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Dr Grammar

some corrections in grammar

Posted by peter   8 Jul 2014 4 02 pm

Hi Alex,

How are you doing? Hope you are doing good.

I’ve got an email from my colleague who wrote this:
(1)… Our client require a semi-auto process to update market data from XYZ. Refer to the ABC specification document from link below for requirement.

And I tried to correct some errors in it:
(2a)… Our client requires a semi-auto process to update market data from XYZ. Refer to the ABC specification document from the link below for requirements.

And this version is corrected by another colleague:
(2b)… Our client required a semi-auto process for updating market data from XYZ. Refer to the ABC specification document in the link below for the requirement.

Which one – 2a, 2b, or a mixture of both – do you prefer?

Many Thanks!
Peter

 
 

Teacher
Posted by alex stringer   9 Jul 2014 11 30 am

Hi Peter

Both are an improvement on the original.
(1) require = requires - third person 's'.
(2) to update - infinitive of purpose - correct.
(3) in the link / from the link - not much difference. Both are clear.
I would probably write: 'Please refer to the ABC specification (see link below) for detailed requirements / for details.'

Best regards

Alex
 
 
Posted by peter   9 Jul 2014 1 10 pm

Hi Alex,

Followup questions:
(1) Any big difference between using present tense and past tense for "require" in this email context? Some argue present tense is for general truth and repeated action, therefore should not be used... I'm not sure..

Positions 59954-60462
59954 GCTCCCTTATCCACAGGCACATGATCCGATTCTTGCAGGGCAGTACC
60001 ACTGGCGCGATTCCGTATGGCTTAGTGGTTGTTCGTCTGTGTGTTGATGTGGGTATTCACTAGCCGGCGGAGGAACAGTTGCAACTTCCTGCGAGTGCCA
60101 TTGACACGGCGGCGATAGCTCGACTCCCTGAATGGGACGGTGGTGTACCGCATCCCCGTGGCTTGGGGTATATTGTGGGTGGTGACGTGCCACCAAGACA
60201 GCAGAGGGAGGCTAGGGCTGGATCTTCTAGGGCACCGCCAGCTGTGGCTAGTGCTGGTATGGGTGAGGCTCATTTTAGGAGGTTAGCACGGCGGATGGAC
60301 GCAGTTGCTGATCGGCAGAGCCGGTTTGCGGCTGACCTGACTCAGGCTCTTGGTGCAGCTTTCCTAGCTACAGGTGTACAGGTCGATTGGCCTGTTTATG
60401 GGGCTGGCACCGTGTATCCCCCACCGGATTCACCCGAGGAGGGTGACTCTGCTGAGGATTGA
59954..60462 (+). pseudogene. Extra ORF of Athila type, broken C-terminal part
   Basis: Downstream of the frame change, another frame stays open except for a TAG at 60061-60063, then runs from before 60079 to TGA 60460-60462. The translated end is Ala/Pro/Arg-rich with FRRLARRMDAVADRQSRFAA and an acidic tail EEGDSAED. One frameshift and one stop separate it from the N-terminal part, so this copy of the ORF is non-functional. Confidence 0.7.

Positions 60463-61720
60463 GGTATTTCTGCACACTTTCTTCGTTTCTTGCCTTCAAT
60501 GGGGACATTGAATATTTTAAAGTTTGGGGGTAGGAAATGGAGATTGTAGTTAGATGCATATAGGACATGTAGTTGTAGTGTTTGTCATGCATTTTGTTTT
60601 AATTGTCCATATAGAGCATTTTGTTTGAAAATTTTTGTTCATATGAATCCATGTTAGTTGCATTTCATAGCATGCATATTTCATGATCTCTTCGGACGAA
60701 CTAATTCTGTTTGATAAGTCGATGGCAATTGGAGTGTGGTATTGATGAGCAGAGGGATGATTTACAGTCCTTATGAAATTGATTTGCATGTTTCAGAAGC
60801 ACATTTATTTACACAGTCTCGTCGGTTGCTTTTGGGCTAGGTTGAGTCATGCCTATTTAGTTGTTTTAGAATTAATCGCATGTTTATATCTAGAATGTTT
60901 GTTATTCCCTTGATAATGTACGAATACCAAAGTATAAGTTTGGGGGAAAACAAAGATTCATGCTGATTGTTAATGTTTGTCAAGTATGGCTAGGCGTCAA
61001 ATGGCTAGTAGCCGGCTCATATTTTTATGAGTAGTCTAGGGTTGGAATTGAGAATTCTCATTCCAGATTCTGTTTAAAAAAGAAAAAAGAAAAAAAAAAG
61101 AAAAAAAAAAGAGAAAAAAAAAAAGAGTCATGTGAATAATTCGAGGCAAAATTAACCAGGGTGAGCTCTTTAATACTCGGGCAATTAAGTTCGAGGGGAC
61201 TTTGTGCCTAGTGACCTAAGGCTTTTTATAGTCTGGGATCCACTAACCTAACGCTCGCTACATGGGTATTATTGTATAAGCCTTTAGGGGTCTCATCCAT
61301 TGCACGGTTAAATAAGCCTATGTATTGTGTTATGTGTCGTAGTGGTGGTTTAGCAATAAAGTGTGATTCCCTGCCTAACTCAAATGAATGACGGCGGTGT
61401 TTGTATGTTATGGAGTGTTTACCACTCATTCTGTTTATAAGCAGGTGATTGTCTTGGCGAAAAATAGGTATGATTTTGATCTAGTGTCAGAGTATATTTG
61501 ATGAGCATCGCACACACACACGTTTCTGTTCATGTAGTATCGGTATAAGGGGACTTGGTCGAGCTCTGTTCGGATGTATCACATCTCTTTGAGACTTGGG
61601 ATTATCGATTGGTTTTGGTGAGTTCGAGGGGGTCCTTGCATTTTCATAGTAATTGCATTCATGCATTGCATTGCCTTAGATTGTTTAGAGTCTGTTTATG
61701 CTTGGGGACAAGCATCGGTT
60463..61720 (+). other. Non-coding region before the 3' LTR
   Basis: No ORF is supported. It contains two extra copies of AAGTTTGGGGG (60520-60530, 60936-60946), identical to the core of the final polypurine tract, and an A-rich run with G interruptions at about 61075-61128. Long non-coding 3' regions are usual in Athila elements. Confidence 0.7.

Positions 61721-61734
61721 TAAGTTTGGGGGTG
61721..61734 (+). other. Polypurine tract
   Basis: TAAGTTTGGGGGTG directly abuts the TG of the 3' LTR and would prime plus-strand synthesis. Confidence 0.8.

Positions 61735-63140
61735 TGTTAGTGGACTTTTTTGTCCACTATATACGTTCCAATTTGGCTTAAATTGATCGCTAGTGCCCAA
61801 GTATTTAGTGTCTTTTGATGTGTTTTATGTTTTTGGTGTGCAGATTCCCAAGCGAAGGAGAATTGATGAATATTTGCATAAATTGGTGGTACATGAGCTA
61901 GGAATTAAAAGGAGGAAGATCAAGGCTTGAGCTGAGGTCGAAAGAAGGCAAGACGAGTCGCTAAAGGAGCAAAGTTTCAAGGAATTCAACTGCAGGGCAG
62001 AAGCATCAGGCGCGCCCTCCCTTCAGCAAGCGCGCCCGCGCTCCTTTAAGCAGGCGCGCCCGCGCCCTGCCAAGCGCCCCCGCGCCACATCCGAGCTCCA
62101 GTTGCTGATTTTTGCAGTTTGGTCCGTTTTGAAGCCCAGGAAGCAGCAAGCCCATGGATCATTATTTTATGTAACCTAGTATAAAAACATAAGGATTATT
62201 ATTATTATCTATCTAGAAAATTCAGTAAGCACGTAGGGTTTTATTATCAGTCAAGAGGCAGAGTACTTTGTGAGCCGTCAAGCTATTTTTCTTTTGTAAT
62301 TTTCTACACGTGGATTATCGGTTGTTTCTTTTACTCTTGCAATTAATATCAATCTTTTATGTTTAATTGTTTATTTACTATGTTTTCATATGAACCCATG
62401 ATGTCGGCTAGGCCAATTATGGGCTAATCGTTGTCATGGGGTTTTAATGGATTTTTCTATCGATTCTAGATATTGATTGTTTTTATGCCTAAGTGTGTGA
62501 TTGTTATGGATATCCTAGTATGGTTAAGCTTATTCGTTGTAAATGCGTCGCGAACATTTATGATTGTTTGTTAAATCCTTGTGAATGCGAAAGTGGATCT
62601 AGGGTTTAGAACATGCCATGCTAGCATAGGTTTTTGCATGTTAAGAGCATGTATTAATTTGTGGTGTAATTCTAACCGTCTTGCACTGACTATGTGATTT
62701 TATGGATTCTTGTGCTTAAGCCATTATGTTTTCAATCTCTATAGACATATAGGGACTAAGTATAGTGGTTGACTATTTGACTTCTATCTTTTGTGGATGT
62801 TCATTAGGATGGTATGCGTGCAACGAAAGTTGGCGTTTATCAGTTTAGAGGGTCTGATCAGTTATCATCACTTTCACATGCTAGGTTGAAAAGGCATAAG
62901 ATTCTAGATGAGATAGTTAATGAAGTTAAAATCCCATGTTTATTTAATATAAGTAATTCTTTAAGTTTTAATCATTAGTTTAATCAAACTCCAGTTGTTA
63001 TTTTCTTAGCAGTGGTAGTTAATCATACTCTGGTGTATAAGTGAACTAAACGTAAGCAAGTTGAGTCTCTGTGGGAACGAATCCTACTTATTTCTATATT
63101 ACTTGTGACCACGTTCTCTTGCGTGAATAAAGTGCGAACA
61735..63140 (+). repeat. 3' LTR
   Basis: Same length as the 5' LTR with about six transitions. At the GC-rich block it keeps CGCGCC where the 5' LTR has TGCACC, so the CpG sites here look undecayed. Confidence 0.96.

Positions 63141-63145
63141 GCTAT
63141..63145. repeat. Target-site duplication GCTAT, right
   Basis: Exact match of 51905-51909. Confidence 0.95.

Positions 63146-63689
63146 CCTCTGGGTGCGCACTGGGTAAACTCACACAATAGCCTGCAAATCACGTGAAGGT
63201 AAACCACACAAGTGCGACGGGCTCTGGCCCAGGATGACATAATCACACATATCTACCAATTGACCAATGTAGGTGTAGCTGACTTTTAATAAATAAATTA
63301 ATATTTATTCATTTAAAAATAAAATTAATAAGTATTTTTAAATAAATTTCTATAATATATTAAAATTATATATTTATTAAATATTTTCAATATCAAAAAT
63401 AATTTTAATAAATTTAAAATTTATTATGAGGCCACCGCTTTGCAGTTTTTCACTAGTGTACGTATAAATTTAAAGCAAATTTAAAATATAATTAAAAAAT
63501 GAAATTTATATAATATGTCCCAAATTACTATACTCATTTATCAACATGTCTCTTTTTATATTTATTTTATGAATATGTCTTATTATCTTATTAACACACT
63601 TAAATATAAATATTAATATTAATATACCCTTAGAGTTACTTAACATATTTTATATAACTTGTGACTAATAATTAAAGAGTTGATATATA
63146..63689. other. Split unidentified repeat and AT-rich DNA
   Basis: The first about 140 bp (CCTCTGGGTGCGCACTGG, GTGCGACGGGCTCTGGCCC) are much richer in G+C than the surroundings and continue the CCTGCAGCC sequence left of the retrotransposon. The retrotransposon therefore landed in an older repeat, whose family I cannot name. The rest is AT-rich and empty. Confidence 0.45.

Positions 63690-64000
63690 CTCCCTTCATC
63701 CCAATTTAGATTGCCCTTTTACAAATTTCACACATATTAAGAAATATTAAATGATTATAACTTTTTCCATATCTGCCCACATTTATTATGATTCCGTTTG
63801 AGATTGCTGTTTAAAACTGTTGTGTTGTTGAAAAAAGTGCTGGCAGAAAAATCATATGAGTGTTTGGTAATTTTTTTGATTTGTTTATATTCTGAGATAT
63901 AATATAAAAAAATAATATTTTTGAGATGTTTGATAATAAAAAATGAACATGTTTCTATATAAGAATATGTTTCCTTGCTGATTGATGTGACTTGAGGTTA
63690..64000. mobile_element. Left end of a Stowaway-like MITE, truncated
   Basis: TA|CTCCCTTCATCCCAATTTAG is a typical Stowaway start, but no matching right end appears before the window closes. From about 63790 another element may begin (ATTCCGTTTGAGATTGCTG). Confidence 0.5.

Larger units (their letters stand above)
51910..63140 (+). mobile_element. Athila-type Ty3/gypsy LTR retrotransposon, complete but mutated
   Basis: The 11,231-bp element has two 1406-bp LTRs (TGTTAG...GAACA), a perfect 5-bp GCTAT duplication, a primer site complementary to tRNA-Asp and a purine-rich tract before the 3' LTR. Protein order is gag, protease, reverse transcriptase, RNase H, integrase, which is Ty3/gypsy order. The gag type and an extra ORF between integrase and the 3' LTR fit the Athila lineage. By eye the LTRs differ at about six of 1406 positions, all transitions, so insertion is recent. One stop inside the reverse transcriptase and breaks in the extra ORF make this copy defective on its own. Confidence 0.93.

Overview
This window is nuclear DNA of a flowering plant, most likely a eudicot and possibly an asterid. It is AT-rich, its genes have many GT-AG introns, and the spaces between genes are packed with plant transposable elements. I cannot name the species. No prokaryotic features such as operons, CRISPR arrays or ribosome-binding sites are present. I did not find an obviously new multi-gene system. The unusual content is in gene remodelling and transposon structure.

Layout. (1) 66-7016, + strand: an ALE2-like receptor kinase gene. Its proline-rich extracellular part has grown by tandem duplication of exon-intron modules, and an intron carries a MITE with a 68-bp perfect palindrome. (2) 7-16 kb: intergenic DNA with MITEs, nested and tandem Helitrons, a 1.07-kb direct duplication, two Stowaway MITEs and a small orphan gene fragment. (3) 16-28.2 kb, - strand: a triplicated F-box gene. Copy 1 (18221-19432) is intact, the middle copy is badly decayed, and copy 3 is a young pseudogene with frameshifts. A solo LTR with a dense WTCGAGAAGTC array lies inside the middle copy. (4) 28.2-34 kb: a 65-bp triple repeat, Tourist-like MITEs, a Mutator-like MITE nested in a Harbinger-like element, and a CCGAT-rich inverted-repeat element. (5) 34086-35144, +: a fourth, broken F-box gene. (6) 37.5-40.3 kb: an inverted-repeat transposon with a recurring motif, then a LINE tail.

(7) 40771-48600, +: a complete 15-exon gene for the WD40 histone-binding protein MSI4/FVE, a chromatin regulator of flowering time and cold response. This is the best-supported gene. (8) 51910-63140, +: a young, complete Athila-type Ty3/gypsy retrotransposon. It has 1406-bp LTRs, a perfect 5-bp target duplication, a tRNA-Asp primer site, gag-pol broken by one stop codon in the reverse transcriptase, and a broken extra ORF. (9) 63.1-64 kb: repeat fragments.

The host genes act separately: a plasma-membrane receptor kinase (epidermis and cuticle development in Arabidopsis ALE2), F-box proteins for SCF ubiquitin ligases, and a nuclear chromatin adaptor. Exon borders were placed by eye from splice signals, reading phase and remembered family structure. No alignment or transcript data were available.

(2) If I used "for updating", it would mean an action, but not a purpose. right?
(3) Do we need an article in "see link below" ?

Many Thanks,
Peter

 
 

Teacher
Posted by alex stringer   9 Jul 2014 2 17 pm

If the client still needs it - it's an ongoing situation - then 'requires'. (This is neither a general truth nor a repeated action.)

for doing sthg vs to do sthg

Objects are for doing sthg.
Actions are done (in order) to do sthg.

A screwdriver is a tool for tightening or loosening screws.
He used a small screwdriver to undo the screws.


Trust that's clear - it's a commonly confused point with learners in HK,.

Alex
 
 
Posted by peter   9 Jul 2014 5 04 pm

Normally for an ongoing action, we use present continuous tense.
But in this example, we use present simple.
Can I say the reason was that "require" is a state verb and hence we don't use continuous tense, but simple tense instead?


This is very useful:
Objects are for doing sthg.
Actions are done (in order) to do sthg.


Many Thanks!
Peter
 
 

Teacher
Posted by alex stringer   9 Jul 2014 6 25 pm

Yes, exactly. Require / need / want ....they are all states.

Alex
 
 

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